@ZacharyFenell
@htlcy
@AbilityCatcher
@BirdOnTheStreet
@TimDRose

10 Blogs
CP Shoes
Mama Lewis
Free As Trees
Trousdell Five
Robyn Lambird
The Blessing Counter
Smith’s Holiday Road
Tonia Says
The CP Mommy
Spashionista Report

10 Facebook Pages
CP Teens UK
Reaching For The Stars
Hannah Cockroft
Fit With Cerebral Palsy
Cerebral Palsy Foundation
OM Foundation
Handicap This!
Teen CP
#CPChatNow
Karen Pape

I’m participating in WEGO Health’s Health Activist Writer’s Month Challenge. If you want to find out more about Health Activist Writer’s Month Challenge visit their blog, Facebook, Twitter. You can find more posts by searching #HAWMC.

I’ve Learned To C.O.P.E.

I have a love/hate relationship with social media. I wouldn’t have most of the friendships I have without it but at the same time I get overwhelmed trying to keep up with everything that I can look at daily. Plus, I use it for business purposes so things can get tricky.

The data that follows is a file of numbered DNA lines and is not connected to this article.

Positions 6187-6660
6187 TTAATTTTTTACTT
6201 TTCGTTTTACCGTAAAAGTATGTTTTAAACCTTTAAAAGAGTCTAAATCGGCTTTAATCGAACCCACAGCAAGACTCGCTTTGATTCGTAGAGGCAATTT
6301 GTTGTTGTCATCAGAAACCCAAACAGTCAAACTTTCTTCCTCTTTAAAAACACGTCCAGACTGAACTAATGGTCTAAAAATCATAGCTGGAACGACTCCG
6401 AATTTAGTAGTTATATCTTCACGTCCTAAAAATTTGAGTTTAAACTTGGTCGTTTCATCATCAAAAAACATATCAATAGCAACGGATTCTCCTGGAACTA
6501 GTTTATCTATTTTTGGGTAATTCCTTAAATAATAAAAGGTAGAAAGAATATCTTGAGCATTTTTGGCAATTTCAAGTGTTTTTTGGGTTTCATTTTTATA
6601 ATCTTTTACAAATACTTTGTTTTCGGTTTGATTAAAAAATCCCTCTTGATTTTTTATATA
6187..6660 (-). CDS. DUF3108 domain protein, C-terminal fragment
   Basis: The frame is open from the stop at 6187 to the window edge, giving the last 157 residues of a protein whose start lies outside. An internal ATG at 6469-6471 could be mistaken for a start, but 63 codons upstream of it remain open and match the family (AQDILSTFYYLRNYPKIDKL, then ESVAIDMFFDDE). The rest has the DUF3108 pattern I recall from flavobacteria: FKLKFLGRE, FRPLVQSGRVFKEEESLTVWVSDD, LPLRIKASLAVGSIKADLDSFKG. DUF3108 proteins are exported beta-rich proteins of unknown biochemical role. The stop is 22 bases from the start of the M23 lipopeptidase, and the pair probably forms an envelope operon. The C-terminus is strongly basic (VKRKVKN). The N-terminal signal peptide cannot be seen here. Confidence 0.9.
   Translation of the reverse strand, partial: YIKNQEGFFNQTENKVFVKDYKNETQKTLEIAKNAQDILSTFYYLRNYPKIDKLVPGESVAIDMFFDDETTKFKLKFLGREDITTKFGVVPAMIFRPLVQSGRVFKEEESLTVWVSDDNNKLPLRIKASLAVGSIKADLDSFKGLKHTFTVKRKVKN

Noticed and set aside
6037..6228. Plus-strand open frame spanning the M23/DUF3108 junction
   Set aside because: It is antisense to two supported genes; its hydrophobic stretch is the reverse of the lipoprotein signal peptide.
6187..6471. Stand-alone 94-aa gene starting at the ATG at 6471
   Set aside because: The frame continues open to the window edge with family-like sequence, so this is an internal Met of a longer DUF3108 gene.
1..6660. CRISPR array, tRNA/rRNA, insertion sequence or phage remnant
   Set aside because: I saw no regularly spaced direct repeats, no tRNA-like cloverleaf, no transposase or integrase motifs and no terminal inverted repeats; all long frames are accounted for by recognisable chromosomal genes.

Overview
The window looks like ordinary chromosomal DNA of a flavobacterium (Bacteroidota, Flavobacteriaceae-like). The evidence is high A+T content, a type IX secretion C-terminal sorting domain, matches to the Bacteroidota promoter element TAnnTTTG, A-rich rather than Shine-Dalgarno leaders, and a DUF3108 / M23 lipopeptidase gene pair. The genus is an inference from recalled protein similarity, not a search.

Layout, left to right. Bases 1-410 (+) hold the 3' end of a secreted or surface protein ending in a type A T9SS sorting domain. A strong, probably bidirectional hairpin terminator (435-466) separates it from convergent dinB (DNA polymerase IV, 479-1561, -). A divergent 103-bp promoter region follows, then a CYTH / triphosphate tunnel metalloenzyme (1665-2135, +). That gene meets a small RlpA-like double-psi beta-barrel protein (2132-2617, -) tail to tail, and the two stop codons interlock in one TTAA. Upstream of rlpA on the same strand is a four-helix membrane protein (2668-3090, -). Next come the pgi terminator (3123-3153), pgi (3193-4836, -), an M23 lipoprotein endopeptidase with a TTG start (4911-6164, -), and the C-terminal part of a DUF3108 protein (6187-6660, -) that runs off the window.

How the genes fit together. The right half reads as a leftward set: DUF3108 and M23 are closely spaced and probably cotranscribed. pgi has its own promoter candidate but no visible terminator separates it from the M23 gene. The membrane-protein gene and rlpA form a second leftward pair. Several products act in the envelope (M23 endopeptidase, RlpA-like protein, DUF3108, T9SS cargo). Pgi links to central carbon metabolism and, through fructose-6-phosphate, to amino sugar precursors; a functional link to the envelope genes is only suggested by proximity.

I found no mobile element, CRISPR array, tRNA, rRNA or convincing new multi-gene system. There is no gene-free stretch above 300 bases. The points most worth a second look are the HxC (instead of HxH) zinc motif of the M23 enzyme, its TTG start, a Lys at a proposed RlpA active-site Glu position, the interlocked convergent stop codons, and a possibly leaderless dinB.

Pat Padley has a formula that has helped me attempt to keep my head above the metaphorical waters of the internets.

Create
Once
Publish
Everywhere

The idea being use all platforms, since each platform appeals to different demographics, etc., but post the same thing, because why do more work than you need.

I don’t always follow this formula, because each of my platforms does serve a purpose so not every post fits every platform but I try to follow this formula when it fits.

Honestly I don’t have a favorite platform, if I do it changes often enough that it’s hard for me to keep track of. However, I do find some platforms easier to use than others depending on the purpose. I do wish it were easier to post across all platforms so “C.O.P.E. ing” would be easier to accomplish.

I find Tw!tter the most accessible in terms of versatility, meaning I can accomplish what I want from whatever device I happen to have on hand at the moment.